Gonzalez & Qureshi Win Houston Doubles Title
Mexican Santiago Gonzalez and Pakistani Aisam-Ul-Haq Qureshi won their first ATP Tour title as a team on Sunday, defeating British brothers Ken Skupski and Neal Skupski 3-6, 6-4, 10-6 to win the Fayez Sarofim & Co. U.S. Men’s Clay Court Championship in Houston.
Gonzalez and Qureshi reached their first tour-level final in February at the New York Open, ultimately falling short. But they took the next step at the ATP 250 clay-court event, entering the winners’ circle after one hour and 24 minutes. It’s been a long time coming for the Mexican-Pakistani duo, which captured an ATP Challenger Tour trophy together in Brazil 11 years ago.
"Thanks to Santiago. He's been sticking up with me and believing in me," Qureshi said. "I'm super-happy that we managed to win it. At the end of today he stepped his game up and really showed why he's been Top 20, why he made the final of the French Open also on clay. This is his favourite surface and he definitely made the difference in the end today."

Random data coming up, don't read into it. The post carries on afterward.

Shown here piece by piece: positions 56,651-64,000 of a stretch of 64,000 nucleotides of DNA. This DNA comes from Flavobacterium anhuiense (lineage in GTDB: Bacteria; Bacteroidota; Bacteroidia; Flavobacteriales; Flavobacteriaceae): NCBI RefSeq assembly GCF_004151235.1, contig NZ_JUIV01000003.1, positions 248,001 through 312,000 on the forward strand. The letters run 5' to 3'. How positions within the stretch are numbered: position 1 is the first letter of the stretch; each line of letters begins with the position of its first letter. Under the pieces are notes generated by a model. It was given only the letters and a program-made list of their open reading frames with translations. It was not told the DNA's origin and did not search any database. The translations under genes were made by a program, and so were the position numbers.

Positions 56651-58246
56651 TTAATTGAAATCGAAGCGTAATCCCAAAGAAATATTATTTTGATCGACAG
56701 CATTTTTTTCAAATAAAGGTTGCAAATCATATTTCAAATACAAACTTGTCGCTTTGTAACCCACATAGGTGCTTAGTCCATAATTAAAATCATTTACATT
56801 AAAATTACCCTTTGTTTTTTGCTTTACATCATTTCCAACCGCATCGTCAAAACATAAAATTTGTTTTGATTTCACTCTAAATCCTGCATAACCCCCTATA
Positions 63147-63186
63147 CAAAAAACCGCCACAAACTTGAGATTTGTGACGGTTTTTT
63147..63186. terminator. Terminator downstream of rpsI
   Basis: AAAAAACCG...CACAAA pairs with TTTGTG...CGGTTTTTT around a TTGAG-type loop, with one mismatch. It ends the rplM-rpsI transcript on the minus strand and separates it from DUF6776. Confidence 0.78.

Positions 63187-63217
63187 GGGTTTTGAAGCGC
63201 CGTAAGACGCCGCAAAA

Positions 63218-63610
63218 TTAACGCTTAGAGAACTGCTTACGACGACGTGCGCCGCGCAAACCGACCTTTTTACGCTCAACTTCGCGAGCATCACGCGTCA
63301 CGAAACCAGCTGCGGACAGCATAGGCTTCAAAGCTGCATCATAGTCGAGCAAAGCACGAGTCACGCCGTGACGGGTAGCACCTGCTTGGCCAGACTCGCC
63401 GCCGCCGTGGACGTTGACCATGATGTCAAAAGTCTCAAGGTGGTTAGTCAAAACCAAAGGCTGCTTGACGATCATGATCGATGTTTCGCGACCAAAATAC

It is Gonzalez’s 13th ATP Tour victory, and Qureshi’s 17th. Three years ago, Gonzalez made the Houston final with the Dominican Republic’s Victor Estrella Burgos, falling short against twins Bob Bryan and Mike Bryan. He got revenge against the Americans on Saturday in the semi-finals.
Gonzalez and Qureshi were tremendous on return in the Match Tie-break, winning five of eight return points to beat the Brits. The winners earn 250 ATP Doubles Ranking points and a share of $33,000. After agreeing to become full-time partners in December, they hope to continue this success.
"We're going to have ups and downs, but at the end, there are going to be more ups I think because we feel great on court and outside the court so the partnership is doing great," Gonzalez said. "Hopefully this title will give us confidence for the rest of the clay-court season."
The Skupski brothers will be disappointed to just miss out on their second ATP Tour title together, but this was their sixth final as a team. The fourth seeds add 150 points and a split of $16,920.